Below is a speech by Jim Mulva Chairman and CEO of ConocoPhillips one of the top five Gas and Oil companies in the world. It’s theme is how we can use Natural Gas to bridge the gap between renewables that cannot currently take the place of Carbon based fuels. The speech was given at the CERA conference on 9th March 2010 in Houston. In it he summarises how by 2050, natural gas will have potentially helped meet four great energy challenges:
I remember 20 years ago when a bright young man wrote a book about oil. He named it “The Prize” – and the rest is history. “The Prize” captured a fundamental truth, oil is a precious commodity that powers the world economy.
There was little mention of natural gas. Historically, it never matched oil in importance. But look at gas today – the world’s third-leading energy source, with room to grow.
In fact, if oil is “The Prize,” then natural gas is “The Gift.” Nature’s gift to the people of the world. For many outside our industry, it is an unexpected gift. They believe that renewable energy will quickly and easily replace hydrocarbons, and cure all that ails us.
But it is clear from the experts that carbon-based fuels, though in cleaner forms, must keep carrying the load. Renewables just can not ramp up fast enough to replace them. But where will this energy come from? Fortunately, Mother Nature, human ingenuity and technology have provided the answer. That is, if we are allowed to unwrap the gift.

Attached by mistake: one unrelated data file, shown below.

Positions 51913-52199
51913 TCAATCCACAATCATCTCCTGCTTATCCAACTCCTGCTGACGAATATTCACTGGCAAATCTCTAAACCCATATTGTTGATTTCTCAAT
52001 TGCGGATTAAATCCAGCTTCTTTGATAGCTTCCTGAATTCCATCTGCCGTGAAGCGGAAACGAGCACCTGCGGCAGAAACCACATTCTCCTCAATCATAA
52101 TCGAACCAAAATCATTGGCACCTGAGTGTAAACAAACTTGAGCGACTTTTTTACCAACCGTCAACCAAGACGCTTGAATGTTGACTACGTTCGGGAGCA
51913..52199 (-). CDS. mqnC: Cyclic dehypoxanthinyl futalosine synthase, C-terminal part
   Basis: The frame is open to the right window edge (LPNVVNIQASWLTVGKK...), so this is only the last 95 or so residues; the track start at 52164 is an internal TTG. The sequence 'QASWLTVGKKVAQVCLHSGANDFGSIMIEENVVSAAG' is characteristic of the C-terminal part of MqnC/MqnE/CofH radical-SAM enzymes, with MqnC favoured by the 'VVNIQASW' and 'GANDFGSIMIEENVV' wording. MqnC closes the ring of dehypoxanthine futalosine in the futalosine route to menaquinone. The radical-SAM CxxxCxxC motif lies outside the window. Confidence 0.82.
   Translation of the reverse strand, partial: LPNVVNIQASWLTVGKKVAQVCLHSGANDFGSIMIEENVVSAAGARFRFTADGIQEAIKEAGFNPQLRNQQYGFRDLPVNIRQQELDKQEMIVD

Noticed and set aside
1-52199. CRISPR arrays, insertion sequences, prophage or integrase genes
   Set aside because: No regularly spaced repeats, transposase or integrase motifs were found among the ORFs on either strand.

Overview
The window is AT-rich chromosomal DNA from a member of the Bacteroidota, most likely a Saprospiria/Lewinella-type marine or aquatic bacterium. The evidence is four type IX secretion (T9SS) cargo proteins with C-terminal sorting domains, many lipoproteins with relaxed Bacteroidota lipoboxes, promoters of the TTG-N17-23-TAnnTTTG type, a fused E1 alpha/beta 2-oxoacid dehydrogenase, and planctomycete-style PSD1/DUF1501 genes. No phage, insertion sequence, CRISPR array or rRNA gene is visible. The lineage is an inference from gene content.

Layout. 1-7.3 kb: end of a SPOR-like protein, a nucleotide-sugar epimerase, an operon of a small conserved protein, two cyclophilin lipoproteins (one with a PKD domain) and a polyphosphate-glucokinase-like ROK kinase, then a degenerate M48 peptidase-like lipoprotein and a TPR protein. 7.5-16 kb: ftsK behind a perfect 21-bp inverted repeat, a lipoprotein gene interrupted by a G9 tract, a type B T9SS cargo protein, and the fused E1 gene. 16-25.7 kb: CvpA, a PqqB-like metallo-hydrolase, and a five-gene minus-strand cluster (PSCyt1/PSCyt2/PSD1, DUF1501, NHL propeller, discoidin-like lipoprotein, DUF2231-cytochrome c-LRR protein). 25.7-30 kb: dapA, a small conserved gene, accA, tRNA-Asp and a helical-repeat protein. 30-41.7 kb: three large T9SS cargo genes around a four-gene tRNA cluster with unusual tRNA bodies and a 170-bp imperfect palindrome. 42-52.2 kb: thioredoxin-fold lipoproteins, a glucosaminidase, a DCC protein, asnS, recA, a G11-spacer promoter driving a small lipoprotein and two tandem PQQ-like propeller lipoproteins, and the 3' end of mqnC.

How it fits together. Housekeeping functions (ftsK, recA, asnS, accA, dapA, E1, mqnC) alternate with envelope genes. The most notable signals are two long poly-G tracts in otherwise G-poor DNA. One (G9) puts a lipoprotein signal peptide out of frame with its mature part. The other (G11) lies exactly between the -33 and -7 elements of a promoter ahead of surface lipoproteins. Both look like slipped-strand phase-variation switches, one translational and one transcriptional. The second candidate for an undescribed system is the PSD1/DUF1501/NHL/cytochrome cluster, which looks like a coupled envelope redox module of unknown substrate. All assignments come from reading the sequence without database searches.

Let’s consider what gas can mean for the future. The real future, not the pipe dreams of the “hydrocarbon deniers.” These are the well-intentioned people who support renewables at any cost, and oppose hydrocarbons at any consequence. They seem not to realize that platitudes are not BTUs. That it will take abundant and affordable energy to enable further human progress.
Let’s spin the clock forward 40 years, to 2050, and look at a possible future if government chooses the right policies.
By then, it will be a different world, with 9.2 billion people, 35% more than today. It will need more energy, not less, despite higher efficiency and conservation. And tomorrow’s energy must remain affordable.
The idea that all forms of energy are needed will long be accepted. So will a sense of shared responsibility for environmental stewardship. Many people will drive electric cars. Fleet vehicles, trucks, buses and trains, will use natural gas to reduce both emissions and maintenance. Housing will use active and passive solar power, and smart meters. Living “off the grid” will be popular.
In our industry, we will drill wells with, who knows, perhaps laser beams. There will be technological advances that would seem inconceivable today.
Vast arrays of wind-powered turbines will be online. So will solar and nuclear power. But they will not be the biggest electricity sources. After all, there are only so many places where massive development is economical, and publicly acceptable. And only so much government funding to subsidize the renewable sources.
Natural gas will remain a leading base-load power generation and heating source, due to its cleanliness, abundance and reasonable cost. Through its flexible reserve capacity, when the wind dies or the skies are cloudy, gas will backstop wind and solar power.
Here in the U.S., gas production will be more national in scope. New York, Pennsylvania, Virginia and other states will join the major producers. They will gain the job creation and industrial development for which Texas is known today.